After the males died the breeding program continued with sperm harvested from the males. The scientists then harvest the females’ eggs before fertilizing them in a laboratory.
sin embargo, neither Najin nor Fatu have been able to carry a pregnancy to full term.
The researchers, led by the Leibniz Institute for Zoo and Wildlife Research in Germany, said in the press release that they had made the “exceptionally difficult” decision having undertaken an “in-depth ethical risk assessment.”
“Oocyte [ovary cell] collections in Najin have yielded only few eggs and none of them could be fertilized successfully to become an embryo.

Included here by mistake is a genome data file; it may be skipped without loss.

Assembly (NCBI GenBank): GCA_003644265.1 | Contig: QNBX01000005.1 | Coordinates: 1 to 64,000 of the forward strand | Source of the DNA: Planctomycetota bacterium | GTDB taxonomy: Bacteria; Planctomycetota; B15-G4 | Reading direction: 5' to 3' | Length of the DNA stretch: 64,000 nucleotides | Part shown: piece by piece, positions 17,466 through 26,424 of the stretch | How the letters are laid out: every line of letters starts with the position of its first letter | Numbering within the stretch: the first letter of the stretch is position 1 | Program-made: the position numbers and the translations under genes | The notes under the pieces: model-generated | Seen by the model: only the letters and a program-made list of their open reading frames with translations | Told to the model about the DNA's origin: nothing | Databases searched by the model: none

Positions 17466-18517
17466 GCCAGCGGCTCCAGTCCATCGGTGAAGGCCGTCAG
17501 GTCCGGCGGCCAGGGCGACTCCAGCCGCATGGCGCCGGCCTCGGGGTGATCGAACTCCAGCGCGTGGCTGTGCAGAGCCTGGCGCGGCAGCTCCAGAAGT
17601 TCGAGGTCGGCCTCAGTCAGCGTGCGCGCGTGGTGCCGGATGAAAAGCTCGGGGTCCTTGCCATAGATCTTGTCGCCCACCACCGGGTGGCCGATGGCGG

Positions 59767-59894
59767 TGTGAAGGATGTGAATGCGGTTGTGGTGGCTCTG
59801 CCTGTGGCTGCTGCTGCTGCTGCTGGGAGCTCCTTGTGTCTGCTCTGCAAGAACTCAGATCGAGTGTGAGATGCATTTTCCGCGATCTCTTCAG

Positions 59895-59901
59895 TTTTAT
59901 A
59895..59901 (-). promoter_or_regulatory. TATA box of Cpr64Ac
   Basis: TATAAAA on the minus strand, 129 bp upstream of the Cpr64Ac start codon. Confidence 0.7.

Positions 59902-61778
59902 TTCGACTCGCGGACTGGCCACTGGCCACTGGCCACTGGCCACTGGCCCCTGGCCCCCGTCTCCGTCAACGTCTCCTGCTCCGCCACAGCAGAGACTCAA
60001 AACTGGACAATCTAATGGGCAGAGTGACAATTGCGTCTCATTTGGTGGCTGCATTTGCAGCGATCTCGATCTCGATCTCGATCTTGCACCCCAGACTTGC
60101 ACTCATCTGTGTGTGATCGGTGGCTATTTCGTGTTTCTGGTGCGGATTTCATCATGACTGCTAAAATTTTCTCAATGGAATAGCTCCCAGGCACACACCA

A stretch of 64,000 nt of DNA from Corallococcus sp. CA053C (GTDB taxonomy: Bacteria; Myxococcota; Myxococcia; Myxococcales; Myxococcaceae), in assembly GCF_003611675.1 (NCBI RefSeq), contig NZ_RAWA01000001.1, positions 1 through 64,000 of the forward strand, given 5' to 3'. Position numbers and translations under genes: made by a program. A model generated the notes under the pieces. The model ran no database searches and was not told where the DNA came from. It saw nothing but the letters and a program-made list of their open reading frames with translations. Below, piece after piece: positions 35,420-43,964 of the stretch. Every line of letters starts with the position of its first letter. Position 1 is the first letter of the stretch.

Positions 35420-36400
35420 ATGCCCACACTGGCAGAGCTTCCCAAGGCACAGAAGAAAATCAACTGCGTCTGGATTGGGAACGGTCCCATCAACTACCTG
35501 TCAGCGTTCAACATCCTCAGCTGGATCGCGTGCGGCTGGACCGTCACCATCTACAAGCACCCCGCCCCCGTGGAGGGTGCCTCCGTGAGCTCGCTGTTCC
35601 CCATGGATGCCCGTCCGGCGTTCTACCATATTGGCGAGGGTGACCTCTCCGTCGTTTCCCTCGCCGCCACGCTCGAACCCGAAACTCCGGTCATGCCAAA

“Weighing this outcome with potential risks, it is the most responsible decision to cease any further intervention on Najin and to stop using her as a donor of oocytes,” they said in the press release.
“She will remain a part of the program, for example by providing tissue samples for stem cell approaches, which can be performed with minimal invasion.
The researchers added that they had found multiple small, benign tumors on her reproductive organs.
The retirement of Najin from oocyte collections leaves just one living northern white rhino left in the breeding program — her daughter, Fatu, who is more than a decade her junior.